If there’s one thing us gym junkies love, it’s the promise of a fast-tracking our fitness goals. Getting the best out of our sessions and performing at our peak is the aim of the game, after all. That’s probably why pre-workout mixes have been so successful and the products claiming to increase your endurance, focus and strength have proliferated. But what do pre-workout mixes really do to your body?
To understand the pre-workout phenomena, it’s useful to understand their sketchy past. Originally formulated for bodybuilders, the first pre-workout mix, ‘Ultimate Orange’ was launched in 1982 in Venice, California. Implicated in a spate of heart attacks linked to one of its ingredients, ephedra, Ultimate Orange ultimately failed, but not before other manufacturers saw an opportunity to capitalise on a market ever eager to go from strength to strength!
Subsequent pre-workout manufacturers have crossed scary things like ephedra off the list, but they still contain some iffy ingredients and make even iffier claims. Nowadays, Australian made pre-workout mixes are filled with hyperbole more than anything else - and while that’s not dangerous in itself, it is a waste of money.
Typically a pre-workout mix will rely heavily on caffeine as its main ingredient to lay claim to the boast that it ‘boosts energy and performance.’ As anyone who likes a coffee understands, caffeine can and does increase alertness and can even aid performance, mentally and physically. Where pre-workout mixes overdo it is in the quantities of caffeine added - sometimes equal to 3-4 cups of coffee in one jittery hit. Depending on your sensitivity to caffeine the results can be mixed, making you either a bit jumpy or cause a racing heart and insomnia. The real danger is if they are inadvertently coupled with a slimming formula also containing caffeine - increasing the adverse effects and dangerously affecting the heart.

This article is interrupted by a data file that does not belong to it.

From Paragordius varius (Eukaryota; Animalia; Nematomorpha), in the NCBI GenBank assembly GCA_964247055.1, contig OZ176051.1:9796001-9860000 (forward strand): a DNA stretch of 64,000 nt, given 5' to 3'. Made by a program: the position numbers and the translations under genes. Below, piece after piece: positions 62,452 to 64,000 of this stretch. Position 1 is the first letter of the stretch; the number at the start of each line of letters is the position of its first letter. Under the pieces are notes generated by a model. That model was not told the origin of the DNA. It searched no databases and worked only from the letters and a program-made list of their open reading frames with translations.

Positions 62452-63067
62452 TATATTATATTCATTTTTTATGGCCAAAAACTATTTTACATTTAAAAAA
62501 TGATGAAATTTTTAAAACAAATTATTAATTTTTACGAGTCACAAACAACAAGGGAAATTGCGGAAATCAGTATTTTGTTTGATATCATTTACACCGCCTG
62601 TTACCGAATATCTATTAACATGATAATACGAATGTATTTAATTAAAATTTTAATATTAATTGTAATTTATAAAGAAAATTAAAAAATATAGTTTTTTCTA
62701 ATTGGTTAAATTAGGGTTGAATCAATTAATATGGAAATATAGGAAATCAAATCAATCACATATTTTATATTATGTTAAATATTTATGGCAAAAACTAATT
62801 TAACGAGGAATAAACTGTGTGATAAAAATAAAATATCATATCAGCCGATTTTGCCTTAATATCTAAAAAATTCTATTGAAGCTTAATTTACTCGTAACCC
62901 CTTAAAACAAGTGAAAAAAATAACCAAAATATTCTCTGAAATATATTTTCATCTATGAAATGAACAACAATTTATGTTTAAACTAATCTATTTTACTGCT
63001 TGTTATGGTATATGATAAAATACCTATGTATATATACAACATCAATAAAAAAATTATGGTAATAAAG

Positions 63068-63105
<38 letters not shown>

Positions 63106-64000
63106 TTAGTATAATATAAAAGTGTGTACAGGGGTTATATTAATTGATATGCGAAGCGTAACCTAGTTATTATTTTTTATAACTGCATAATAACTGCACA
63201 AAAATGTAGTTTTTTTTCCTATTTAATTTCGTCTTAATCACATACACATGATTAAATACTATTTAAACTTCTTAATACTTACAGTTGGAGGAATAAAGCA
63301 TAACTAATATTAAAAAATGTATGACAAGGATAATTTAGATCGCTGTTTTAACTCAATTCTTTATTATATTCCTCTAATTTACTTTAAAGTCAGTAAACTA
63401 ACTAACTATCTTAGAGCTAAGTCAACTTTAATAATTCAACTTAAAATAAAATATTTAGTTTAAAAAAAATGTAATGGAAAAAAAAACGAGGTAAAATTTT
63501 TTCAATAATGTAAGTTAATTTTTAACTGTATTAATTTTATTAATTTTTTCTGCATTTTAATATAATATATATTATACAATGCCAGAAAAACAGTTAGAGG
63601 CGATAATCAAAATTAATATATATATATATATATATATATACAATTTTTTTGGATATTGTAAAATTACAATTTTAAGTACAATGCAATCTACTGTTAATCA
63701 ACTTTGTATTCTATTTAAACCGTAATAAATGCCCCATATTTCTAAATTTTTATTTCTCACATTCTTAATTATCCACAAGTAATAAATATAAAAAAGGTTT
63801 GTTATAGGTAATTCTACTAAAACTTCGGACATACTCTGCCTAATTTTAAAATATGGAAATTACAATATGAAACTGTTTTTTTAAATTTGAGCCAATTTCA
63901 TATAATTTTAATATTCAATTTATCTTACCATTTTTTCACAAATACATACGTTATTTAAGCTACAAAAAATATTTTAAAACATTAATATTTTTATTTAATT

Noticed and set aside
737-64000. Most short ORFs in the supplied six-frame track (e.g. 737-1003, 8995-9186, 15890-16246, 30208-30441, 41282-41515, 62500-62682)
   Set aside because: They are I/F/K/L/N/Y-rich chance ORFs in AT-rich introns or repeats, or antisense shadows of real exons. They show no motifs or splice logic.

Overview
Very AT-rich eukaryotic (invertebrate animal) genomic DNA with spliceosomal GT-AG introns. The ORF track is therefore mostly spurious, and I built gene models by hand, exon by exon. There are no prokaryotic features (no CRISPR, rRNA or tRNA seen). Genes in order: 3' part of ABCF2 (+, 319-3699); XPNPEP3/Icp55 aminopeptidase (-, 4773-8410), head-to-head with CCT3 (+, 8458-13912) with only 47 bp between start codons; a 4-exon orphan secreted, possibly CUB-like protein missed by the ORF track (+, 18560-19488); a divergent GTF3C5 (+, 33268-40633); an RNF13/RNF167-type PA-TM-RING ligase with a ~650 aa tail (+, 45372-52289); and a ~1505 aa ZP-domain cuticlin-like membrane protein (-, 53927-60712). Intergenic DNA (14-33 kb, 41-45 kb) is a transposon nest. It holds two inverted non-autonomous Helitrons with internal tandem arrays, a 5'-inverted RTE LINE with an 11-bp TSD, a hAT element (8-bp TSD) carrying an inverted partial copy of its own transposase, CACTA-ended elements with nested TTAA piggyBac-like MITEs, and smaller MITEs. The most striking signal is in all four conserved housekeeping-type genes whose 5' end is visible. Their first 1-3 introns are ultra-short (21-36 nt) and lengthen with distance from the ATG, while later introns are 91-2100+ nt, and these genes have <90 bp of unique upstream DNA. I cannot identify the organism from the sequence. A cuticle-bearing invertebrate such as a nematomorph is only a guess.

But what the pre-workout mix marketers want you to believe is that the jolt from caffeine is only a fraction of the benefit derived from using their products. They claim that their star ingredients - among them normally Creatine, Arginine and Betaine deliver powerful benefits pre-workout and can increase everything from muscle mass and protein synthesis to decreased muscle breakdown. Unfortunately these claims don’t have a scientific basis, with the International Journal of Medical Sciences publishing a research paper that found that pre-workout mixes didn’t deliver on any of their claims. Well, all except one that is - the research subjects reported feeling more alert throughout their workouts - doubtless thanks to all that caffeine!
Finally, it’s the additives to pre-workout mixes that make them an unhealthy addition to your workout routine. Emulsifiers are commonly used in pre-workout mixes as a stabiliser. They don’t contribute to your health in any way and can, in fact, cause diarrhoea, abdominal pain and nausea. Artificial sweeteners and dyes are also often included to make pre-workout mixes more palatable. These additives are hardly the stuff of natural good health, and they are nutritionally void - something you just don’t need in your diet!
So, what does this mean for you and pre-workout mixes? That a strong cup of coffee before your workout might be all you need to put some pep in your reps!